Demand for long-lasting factory goods declined in May for the second straight month, driven by a pullback in airplane orders as the U.S. manufacturing sector continues to find its footing.
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Orders for durable goods -- products designed to last at least three years, such as jet planes and industrial robots -- decreased 1.1% from April to a seasonally adjusted $228.18 billion in May, the Commerce Department said Monday. That was the largest drop in six months.
Economists surveyed by The Wall Street Journal had expected a more-modest 0.4% decline last month. April orders were revised down to a 0.9% decline, which followed four straight monthly rises.
"The broad story in terms of capital spending appears to be wait-and-see, " Stephen Stanley, chief economist at Amherst Pierpont Securities said in a note to clients. "Business sentiment popped after the election, and I think that a lot of executives are excited to invest in and expand their businesses, but they would prefer to wait and see what happens with corporate tax reform before deciding how and how much to execute."
Last month's fall was led by sharp declines in two volatile categories, a 30.8% drop in military-aircraft orders and a 11.7% drop in orders for civilian airplanes and parts. Excluding the transportation segment, orders rose 0.1% in May.
More broadly, factory demand has strengthened in 2017. Durable-goods orders rose 2.8% in the first five months of 2017 compared with a year earlier. A closely watched proxy for business investment in new equipment, orders for nondefense capital goods excluding aircraft, fell 0.2% in May from the prior month but was up 2.3% year-to-date.
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Monday's report was "a bit weaker than expected," but "the data are volatile and through the volatility trends have generally been up -- modestly at least," said Jim O'Sullivan, chief U.S. economist at High Frequency Economics, in a note to clients.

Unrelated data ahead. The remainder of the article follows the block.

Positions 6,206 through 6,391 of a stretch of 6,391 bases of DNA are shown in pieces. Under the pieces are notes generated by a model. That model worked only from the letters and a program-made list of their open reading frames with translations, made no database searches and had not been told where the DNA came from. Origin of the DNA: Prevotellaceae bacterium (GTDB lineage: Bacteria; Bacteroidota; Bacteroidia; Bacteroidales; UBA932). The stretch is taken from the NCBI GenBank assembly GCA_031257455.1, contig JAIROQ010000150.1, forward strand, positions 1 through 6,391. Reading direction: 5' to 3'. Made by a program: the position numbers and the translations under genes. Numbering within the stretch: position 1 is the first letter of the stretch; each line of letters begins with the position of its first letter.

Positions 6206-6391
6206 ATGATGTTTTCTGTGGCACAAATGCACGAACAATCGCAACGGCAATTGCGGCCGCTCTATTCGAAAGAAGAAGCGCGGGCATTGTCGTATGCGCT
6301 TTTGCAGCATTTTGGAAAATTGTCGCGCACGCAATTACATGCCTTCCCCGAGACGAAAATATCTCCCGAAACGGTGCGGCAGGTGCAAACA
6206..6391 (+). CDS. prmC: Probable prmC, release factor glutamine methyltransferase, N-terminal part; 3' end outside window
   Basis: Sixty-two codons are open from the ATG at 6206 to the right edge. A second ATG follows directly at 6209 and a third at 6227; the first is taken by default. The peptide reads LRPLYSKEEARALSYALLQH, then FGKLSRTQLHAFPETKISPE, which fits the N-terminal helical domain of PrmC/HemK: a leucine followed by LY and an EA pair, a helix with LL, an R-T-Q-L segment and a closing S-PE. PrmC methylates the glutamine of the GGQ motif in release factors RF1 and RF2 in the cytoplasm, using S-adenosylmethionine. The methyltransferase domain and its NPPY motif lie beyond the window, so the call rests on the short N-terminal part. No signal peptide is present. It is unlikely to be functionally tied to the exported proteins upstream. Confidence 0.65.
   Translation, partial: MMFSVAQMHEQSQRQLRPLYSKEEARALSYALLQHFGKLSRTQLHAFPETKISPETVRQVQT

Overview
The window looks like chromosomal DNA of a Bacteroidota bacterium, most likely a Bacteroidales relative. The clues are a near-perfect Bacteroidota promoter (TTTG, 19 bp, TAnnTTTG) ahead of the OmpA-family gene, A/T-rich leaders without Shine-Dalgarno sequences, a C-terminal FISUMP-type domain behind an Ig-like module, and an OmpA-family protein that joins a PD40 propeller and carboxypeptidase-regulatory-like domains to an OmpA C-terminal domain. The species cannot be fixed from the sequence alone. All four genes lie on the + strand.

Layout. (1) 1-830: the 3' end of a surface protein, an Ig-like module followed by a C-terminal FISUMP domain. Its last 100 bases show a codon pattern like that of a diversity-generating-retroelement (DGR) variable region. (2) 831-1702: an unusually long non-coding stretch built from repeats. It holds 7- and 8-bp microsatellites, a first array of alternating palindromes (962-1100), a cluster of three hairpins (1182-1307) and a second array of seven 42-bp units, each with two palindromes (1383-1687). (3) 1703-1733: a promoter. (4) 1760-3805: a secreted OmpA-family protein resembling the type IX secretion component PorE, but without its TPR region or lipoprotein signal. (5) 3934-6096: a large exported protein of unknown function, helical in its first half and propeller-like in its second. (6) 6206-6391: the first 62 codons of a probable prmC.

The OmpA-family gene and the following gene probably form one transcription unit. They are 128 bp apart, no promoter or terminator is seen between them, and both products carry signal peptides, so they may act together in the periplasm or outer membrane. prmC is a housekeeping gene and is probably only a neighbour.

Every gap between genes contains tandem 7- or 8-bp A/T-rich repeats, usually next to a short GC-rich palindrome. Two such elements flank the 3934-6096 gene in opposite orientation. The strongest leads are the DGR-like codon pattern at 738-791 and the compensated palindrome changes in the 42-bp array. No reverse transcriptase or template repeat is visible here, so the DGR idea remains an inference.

The U.S. manufacturing sector gained traction over the past year after a weak stretch in 2015 and into 2016. Falling oil prices pressured the domestic energy industry, while a strong dollar and global weakness weighed on foreign demand for U.S. exports.
Now, the global economy has picked up, boosting international trade flows. World oil prices stabilized, though they have moved lower in recent weeks. The dollar's value jumped after last year's presidential election but has moved lower this year.
Total U.S. industrial production rose 2.2% in May from a year earlier, including 1.4% growth for manufacturing output, according to Federal Reserve data. A private-sector gauge of U.S. manufacturing activity, produced by the Institute for Supply Management, showed expansion in May for the ninth consecutive month.
Capital expenditures have rebounded modestly, too. A broad measure of U.S. business spending on equipment such as computers and machinery, fixed nonresidential investment in equipment, rose in the first quarter of 2017 and the fourth quarter of 2016 following four consecutive quarterly declines.
"Business investment, which was weak for much of last year, has continued to expand," Federal Reserve Chairwoman Janet Yellen told reporters this month. "And exports have shown greater strength this year, in part reflecting a pickup in global growth."
Write to Ben Leubsdorf at email@example.com
(END) Dow Jones Newswires
June 26, 2017 10:13 ET (14:13 GMT)